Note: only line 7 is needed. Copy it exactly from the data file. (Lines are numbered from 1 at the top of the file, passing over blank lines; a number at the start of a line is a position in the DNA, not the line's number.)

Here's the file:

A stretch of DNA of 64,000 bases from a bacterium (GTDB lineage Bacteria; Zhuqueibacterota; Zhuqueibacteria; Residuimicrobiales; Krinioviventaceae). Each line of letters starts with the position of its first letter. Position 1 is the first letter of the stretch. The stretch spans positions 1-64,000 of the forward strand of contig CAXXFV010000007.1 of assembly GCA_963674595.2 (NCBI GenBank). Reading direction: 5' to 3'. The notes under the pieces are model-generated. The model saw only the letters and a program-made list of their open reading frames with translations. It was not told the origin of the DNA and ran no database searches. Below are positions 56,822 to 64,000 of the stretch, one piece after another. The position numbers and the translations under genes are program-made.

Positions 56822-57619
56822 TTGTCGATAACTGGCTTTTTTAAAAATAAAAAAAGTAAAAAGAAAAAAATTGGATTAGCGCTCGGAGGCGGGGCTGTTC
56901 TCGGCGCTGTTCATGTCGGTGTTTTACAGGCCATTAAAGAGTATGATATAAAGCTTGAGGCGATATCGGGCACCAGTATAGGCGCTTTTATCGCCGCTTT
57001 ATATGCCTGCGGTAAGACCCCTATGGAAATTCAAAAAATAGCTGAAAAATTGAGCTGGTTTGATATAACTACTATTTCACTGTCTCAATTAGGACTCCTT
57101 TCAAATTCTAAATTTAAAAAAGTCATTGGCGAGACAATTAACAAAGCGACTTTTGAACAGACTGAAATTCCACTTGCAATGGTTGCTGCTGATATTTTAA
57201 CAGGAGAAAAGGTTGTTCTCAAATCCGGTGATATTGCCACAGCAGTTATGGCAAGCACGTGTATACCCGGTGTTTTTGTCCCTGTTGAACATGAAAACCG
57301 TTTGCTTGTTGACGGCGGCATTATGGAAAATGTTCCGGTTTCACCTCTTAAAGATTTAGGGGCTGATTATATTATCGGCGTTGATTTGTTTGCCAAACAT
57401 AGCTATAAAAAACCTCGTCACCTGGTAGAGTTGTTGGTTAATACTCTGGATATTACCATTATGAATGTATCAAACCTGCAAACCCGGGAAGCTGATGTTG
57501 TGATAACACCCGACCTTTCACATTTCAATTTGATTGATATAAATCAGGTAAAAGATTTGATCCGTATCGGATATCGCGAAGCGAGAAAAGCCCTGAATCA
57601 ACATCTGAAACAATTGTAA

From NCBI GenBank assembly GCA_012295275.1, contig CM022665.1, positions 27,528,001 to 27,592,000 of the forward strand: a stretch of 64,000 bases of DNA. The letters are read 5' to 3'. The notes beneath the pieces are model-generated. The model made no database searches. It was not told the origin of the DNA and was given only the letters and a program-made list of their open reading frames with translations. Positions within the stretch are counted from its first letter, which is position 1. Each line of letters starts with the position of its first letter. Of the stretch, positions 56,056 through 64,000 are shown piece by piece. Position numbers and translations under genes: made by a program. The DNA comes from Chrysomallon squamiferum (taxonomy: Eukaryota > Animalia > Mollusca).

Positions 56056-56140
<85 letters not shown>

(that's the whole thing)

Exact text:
57201 CAGGAGAAAAGGTTGTTCTCAAATCCGGTGATATTGCCACAGCAGTTATGGCAAGCACGTGTATACCCGGTGTTTTTGTCCCTGTTGAACATGAAAACCG